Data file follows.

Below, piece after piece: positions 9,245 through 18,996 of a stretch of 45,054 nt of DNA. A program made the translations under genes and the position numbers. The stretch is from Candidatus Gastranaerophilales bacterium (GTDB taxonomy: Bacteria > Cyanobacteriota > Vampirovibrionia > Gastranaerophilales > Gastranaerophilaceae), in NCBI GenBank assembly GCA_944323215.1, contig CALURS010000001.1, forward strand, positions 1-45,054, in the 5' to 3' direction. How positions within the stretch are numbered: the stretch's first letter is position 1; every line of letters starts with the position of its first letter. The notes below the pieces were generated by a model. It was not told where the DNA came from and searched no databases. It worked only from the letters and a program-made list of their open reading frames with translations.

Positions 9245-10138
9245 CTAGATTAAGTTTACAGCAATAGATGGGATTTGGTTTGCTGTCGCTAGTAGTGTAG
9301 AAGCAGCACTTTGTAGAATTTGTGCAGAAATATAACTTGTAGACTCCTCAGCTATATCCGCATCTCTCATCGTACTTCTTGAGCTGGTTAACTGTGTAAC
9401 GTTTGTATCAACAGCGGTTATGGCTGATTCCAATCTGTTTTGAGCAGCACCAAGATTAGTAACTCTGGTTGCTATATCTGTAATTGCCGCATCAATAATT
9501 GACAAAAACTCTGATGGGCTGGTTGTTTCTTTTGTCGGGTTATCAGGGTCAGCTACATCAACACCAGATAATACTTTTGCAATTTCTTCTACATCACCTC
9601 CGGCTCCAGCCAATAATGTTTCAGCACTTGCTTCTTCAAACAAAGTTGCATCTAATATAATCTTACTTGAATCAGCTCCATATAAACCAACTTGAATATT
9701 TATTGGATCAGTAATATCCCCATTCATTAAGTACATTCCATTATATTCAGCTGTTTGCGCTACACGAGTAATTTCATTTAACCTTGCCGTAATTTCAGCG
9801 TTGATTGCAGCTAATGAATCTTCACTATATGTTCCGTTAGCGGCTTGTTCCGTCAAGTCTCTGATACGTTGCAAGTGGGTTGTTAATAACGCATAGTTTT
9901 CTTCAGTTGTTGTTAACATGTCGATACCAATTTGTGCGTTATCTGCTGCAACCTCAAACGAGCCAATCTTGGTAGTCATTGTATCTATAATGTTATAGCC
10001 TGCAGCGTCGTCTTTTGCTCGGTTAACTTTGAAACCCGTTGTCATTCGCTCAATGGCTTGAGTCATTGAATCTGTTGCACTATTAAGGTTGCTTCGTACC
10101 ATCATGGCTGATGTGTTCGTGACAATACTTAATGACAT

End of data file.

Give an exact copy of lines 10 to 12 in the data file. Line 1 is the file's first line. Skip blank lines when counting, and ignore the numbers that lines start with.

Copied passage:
9901 CTTCAGTTGTTGTTAACATGTCGATACCAATTTGTGCGTTATCTGCTGCAACCTCAAACGAGCCAATCTTGGTAGTCATTGTATCTATAATGTTATAGCC
10001 TGCAGCGTCGTCTTTTGCTCGGTTAACTTTGAAACCCGTTGTCATTCGCTCAATGGCTTGAGTCATTGAATCTGTTGCACTATTAAGGTTGCTTCGTACC
10101 ATCATGGCTGATGTGTTCGTGACAATACTTAATGACAT